Hedge funds staged a mass retreat from their net record net short in agricultural commodities, encouraged by weather worries in Argentina and the US – although raising ideas they had reversed too far.
Managed money, a proxy for speculators, slashed its net short position in futures and options in the top 13 US-traded agricultural commodities, from cocoa to cattle, by 215,874 contracts in the week to last Tuesday, analysis of data from the Commodity Futures Trading Commission regulator shows.
That represented one of the largest swings positive in positioning – the fifth largest, in fact - on data going back to 2006, and took the net short below its week-before figure of 393,914 lots which was the most bearish reading on record.
And the shift drove ag prices, as measured by the S&P Agri Index, up 3.1% during the week.
“Weather risks across the Americas helped spark the buying interest as speculative short positions were reined in,” said Rabobank, highlighting that “funds bought heavily to trim net short positions across the agri complex”.
‘Surge of short covering’
In South America, buying was spurred by Argentine dryness which has prompted a rash of downgrades to estimates for corn and soybean production, although balanced somewhat to some upgrades to hopes for Brazil.
Informa on Friday slashed by 5m tonnes to 37m tonnes its forecast for Argentine corn output in 2017-18, while cutting its soybean harvest estimate by 3.5m tonnes to 51m tonnes.
Meanwhile, in the US, futures in Kansas City hard red winter wheat gained particular strength from US Department of Agriculture data showing a sharp deterioration in the condition of winter wheat crops in particular in the southern Plains, a major growing area for the type.
Indeed, Rabobank flagged a “surge of short covering, as the USDA reported particularly poor crop conditions in the southern Plains states, raising concerns over increasing winter crop abandonment”.
‘More than the trade expected’
However, the extent of the short-covering wave raised concerns it had been overdone and, in slashing scope for further such positional shifts, was seen as fuelling a weak start to the week for grain futures.
In wheat, in which hedge funds cut their net short by the most in seven months, buying was “more than many in the trade expected”, said Benson Quinn Commodities.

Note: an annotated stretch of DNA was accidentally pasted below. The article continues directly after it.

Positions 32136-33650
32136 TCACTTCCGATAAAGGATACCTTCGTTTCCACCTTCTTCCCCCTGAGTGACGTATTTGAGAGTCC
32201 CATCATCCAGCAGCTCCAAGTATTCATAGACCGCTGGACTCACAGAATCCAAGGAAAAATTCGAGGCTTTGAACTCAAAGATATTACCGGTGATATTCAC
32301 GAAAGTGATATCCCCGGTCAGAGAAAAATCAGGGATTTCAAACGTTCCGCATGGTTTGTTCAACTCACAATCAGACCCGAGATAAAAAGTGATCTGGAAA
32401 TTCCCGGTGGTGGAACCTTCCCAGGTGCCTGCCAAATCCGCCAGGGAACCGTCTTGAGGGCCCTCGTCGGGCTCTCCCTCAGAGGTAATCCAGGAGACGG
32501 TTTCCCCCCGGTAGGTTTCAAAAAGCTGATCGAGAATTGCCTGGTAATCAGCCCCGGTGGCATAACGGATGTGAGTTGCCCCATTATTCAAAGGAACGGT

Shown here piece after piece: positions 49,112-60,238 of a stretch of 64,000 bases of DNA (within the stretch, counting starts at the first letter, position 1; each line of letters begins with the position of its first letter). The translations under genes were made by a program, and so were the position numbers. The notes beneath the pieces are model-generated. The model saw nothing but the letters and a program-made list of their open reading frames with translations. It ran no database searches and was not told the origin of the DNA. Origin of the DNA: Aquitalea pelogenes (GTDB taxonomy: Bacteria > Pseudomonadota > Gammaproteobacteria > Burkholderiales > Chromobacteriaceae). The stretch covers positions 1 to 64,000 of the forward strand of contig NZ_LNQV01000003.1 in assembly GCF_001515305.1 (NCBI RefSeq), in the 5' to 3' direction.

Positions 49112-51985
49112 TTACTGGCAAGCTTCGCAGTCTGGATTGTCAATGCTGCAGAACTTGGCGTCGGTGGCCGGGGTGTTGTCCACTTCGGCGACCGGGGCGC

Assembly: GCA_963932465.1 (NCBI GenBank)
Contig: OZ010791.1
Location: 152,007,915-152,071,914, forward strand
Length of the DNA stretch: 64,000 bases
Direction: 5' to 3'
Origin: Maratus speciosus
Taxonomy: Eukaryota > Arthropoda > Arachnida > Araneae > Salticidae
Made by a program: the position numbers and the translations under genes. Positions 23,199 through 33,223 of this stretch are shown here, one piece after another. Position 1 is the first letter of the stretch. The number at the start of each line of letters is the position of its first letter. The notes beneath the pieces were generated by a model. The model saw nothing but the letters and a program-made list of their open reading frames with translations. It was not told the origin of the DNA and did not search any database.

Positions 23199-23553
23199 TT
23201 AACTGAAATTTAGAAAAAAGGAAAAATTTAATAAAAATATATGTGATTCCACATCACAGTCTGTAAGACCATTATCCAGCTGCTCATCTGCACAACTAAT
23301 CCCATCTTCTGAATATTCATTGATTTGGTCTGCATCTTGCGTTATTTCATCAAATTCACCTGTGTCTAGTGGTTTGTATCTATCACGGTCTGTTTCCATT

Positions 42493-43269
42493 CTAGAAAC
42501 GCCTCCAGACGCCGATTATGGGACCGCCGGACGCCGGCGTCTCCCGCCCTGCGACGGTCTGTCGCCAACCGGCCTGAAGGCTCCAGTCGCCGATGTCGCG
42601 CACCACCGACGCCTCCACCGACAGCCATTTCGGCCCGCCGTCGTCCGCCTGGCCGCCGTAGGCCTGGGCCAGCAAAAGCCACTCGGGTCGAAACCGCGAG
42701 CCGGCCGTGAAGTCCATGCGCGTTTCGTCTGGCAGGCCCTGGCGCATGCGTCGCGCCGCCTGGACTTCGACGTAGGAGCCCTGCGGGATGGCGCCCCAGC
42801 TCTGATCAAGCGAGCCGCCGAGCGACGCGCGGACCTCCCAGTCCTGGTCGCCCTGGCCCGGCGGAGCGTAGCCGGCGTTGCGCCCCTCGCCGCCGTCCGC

“Look for the report to offer resistance early” this week to upward movement in wheat prices, the US-based broker added, with futures in the grain indeed falling on Monday.
Terry Reilly at Futures International said that the CFTC report showed fund positions “less short than estimated in corn, soybeans and soymeal”, futures in which also started the week in decline.
‘Vulnerable to short-covering’
Societe Generale, highlighting that the net short covering in soybeans of nearly 60,000 lots week on week was one of the largest on record, also flagged caution on price expectations.
“While the weakness of the US dollar has perhaps raised the global cost floor for soybean, record inventories and another large crop in Brazil will continue to cap prices in the near term,” the bank said.
However, SocGen flagged too some more bullish assessments from the CFTC report among soft commodities, including New York-traded arabica coffee, in which managed money, while trimming its net short by nearly 4,000 lots week on week, left it at a historically high 50,231 contracts.
The contract remained “oversold” and “vulnerable to short-covering”.
‘Funds are too short’
It was an assessment the bank applied too to New York-traded raw sugar, which bucked the bullish shift in positioning, suffering a hefty selldown to a net short of 150,863 – the largest on record.
The selling came ahead of the Dubai sugar conference, which started at the weekend, which many investors expected to unveil upbeat expectations for world supplies of the sweetener.
In fact, Marex Spectron reported that talk at the first day of the conference “gave us the impression that people were thinking the funds are too short” in sugar, and that the “market cannot be that bearish if we are going to lose 4m, 5m, 6m tonnes of Brazilian production”, as forecast for 2018-19.
“But by the second day we were not so sure. A lot of people were impressed by a clear presentation which showed that most producers could not reduce supply until 2019-20 and the few who could, would not.”
Raw sugar futures for march stood little changed in early deals in New York.
‘Big supplies, mixed demand’
Other highlights of the data included an unusually large selldown in cotton - of 11,786 contracts week on week, the most in seven months, and dragging the hedge fund net long further below its record high of 108,778 contracts hit earlier last month.
Rabobank flagged a dent to sentiment from a “disappointing bout of US upland export sales - the second lowest this marketing year, at 68,684 bales - raising concerns that 80+ cents-a-pound prices were stifling demand”.
In the livestock complex, hedge funds cut their net long in Chicago lean hog futures and options by 7,265 lots to 52,503 contracts – the lowest in eight months.
“Big supplies and mixed demand have weighed on the hog market,” said Water Street Solutions.
“Carcass weights have recovered, adding supply. Packer margins have been under pressure, estimated at $11.70 per head.”
Official data on January 25 on US hog slaughter in December came in at 10.461m head.
While at a headline level showing a drop of 0.1% year on year, “when adjusted for the number of slaughter days, daily slaughter last month was 4.9% higher than the previous year”, analysts at Steiner Consulting said.